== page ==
Table 3
YearTotal householdsFemale maintainedDivorced (%)Single (%)
196045 million4.5 million158
197051 million5.5 million2211
198059 million8.7 million3516
199469 million12 million44*23*
* estimated

According to Table 3, in 1960, women maintained 4.5 million families; that was 10% of total US households at that time, it increased to 17% till 1994. However, on the other hand, in 1994, male maintained families were 1 million - 1.5% of total households. Average annual income of men is 34% more than that of women. This shows the women have 10 times more responsibilities while are paid almost half than men.

In 1994, 10% of total US families were living below poverty line. Women maintain 58% of them. Rest is maintained by either men or both. Similarly 62% of people living below poverty line are women.

Since women started working with men and exposed themselves in every sphere of life, men found more ways to use their physical strength:

According to American Medical Association, the most rapidly increasing crime in the US is sexual assault that currently is at the rate of one every 45 seconds. This estimate is based on only 10% to 50% [most agree on 10%] assaults that are reported.

National Victim Center says that every year 0.7 million women are raped. 61% of them are below 18 years. Family members or boy friends made 80% of assaults. According to a survey of 6,159 college students enrolled at 32 institutions of US, 57% assaults occurred on dates. 54% of the women surveyed had been victims of some form of sexual abuse. More than one in four college-aged women had been the victim of rape or attempted rape. 42% of the victims told no one.

In a survey of male college students, 35% anonymously admitted that, under certain circumstances, they would commit rape if they believed they could get away with it. 43% admitted to using coercive behavior to have sex. One in 12 admitted to committing acts that met the legal definitions of rape, and 84% of men who committed rape did not label it as rape. 15% acknowledged that they had committed acquaintance rape, and 11% acknowledged using physical restraints to force a woman to have sex.

In a survey of high school students, 56% of girls and 76% of the boys believed forced sex was acceptable under some circumstances. 65% of the boys and 47% of the girls said it was acceptable for a boy to rape a girl if they had been dating for more than six months. 51% of the boys and 41% of the girls said forced sex was acceptable if the boy "spent a lot of money" on the girl.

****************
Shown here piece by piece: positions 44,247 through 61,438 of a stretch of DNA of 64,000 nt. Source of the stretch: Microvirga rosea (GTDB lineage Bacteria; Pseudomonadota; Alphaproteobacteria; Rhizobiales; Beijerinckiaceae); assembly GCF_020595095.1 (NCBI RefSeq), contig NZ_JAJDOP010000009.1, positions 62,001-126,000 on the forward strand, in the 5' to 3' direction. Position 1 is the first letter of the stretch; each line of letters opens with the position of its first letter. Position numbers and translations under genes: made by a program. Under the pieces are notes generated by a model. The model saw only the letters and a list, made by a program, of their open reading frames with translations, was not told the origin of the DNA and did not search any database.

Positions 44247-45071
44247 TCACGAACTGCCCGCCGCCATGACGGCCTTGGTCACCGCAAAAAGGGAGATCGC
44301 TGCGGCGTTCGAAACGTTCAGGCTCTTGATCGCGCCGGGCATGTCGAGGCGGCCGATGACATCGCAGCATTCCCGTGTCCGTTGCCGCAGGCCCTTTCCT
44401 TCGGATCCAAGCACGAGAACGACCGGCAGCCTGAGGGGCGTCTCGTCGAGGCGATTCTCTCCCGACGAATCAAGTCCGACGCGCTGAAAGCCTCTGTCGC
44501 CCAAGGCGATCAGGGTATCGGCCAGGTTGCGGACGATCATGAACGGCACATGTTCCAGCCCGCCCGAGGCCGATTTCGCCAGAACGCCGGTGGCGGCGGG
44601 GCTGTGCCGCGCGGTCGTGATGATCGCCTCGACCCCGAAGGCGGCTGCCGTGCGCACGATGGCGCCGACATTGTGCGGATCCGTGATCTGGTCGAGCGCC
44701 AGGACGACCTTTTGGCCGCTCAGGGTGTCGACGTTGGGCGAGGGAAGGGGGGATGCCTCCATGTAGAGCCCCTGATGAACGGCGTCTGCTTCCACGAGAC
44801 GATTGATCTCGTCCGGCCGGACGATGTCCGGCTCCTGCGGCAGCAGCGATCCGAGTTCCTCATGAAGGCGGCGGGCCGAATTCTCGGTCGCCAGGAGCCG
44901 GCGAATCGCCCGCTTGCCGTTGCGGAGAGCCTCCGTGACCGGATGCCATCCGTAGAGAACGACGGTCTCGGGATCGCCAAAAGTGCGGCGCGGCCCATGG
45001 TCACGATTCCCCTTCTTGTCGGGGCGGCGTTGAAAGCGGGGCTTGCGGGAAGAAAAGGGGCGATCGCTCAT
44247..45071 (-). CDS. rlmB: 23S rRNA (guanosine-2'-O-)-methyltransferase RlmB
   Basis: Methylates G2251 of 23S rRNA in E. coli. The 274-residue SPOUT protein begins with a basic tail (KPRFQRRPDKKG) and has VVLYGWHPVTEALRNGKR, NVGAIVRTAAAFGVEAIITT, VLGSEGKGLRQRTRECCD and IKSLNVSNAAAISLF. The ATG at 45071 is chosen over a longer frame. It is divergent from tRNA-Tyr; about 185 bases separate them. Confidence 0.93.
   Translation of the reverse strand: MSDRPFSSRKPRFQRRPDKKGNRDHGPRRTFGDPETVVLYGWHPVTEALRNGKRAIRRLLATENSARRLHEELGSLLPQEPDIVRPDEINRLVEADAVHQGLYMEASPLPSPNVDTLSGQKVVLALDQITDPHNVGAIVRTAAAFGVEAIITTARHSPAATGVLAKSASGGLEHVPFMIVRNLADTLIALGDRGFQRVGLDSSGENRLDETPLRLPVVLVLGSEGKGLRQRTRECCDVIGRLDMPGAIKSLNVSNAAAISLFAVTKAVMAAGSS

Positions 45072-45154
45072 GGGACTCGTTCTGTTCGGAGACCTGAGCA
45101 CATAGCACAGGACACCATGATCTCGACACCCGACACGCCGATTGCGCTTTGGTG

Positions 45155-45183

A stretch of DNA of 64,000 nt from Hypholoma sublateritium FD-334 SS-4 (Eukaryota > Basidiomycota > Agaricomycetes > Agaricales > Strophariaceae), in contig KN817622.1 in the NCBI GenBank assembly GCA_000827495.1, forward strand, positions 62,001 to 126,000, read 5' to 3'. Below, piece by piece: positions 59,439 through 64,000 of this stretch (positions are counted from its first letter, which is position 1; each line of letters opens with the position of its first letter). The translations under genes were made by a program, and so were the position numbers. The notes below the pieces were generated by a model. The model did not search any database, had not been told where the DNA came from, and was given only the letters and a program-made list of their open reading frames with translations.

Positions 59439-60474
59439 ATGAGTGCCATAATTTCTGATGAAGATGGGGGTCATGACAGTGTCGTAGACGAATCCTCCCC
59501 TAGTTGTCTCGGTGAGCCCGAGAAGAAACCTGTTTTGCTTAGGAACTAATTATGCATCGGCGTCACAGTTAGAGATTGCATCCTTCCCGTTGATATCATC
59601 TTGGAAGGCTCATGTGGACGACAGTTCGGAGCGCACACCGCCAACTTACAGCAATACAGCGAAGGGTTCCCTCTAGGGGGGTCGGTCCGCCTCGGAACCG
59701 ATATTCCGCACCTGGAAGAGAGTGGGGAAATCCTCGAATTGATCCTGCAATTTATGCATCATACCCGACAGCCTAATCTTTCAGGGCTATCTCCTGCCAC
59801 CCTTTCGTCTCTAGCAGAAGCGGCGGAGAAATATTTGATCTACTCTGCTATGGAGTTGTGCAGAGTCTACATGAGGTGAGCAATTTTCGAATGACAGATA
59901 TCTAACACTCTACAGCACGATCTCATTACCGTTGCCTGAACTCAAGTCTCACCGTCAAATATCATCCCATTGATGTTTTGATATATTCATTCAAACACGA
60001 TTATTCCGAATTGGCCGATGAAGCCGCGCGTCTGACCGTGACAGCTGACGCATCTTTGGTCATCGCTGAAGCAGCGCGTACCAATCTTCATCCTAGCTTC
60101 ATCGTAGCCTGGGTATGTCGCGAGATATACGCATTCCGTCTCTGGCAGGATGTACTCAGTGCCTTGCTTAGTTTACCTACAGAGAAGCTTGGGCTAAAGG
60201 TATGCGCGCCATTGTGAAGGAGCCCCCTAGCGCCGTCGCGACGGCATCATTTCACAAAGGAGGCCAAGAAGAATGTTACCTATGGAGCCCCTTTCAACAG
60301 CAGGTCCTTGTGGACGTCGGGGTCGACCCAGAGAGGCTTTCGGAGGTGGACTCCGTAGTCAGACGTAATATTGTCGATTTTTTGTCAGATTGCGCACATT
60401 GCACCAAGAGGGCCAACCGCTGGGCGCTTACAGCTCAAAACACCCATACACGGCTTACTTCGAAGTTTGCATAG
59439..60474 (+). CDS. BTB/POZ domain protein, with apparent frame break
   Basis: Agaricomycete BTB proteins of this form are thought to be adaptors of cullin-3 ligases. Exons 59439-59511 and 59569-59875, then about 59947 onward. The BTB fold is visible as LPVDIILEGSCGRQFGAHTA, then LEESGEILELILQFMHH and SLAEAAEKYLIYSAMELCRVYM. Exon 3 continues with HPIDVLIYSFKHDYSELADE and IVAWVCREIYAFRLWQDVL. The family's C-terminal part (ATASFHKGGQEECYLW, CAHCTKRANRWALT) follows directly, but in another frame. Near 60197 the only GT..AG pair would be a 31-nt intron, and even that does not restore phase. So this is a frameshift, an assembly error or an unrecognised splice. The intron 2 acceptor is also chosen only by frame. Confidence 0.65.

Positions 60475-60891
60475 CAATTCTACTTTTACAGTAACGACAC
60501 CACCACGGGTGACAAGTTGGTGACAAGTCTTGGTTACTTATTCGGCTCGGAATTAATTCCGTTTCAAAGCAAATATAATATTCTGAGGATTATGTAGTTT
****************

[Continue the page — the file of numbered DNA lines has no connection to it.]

Another survey shows that from 1985 to 1994, the number of women AIDS victims is 3 times more than that of men. Please see Table 4:

Table 4
 AIDs Victims
Sex198519901994
Male75213638163361
Female520453813423

All these figures show that feminist movement, unfortunately, has taken women from one form of oppression to another - to a style of oppression where women seems to be independent but is again being oppressed. The difference is that the number of oppressors on a woman has increased. She is now more vulnerable and more accessible. She is alone and burdened more - - and yet, she is paid almost half as are men. That's all because this oppression has been named as progress and women are told that their rights are to do what this form of progress demands. Men are abusing women by making them a tool for themselves. They use and abuse women and then they throw them away. Women have been commercialized. Their roles as sisters, mothers, wives and daughters have been changed into models, miss universes, miss IMF, etc - in short - contracts.

Sources:

  1. The 1986 Information Please Almanac, Houghton Fifflin Company, Boston, 1986
  2. The World Almanac and book of Facts 1997, World Almanac Books, Mahwah, New Jersey
  3. The Constitution and American Life by David Thelen, Cornell University Press
  4. The World Book Encyclopedia, 1988
  5. http://infoplease.lycos.com
  6. http://www.census.gov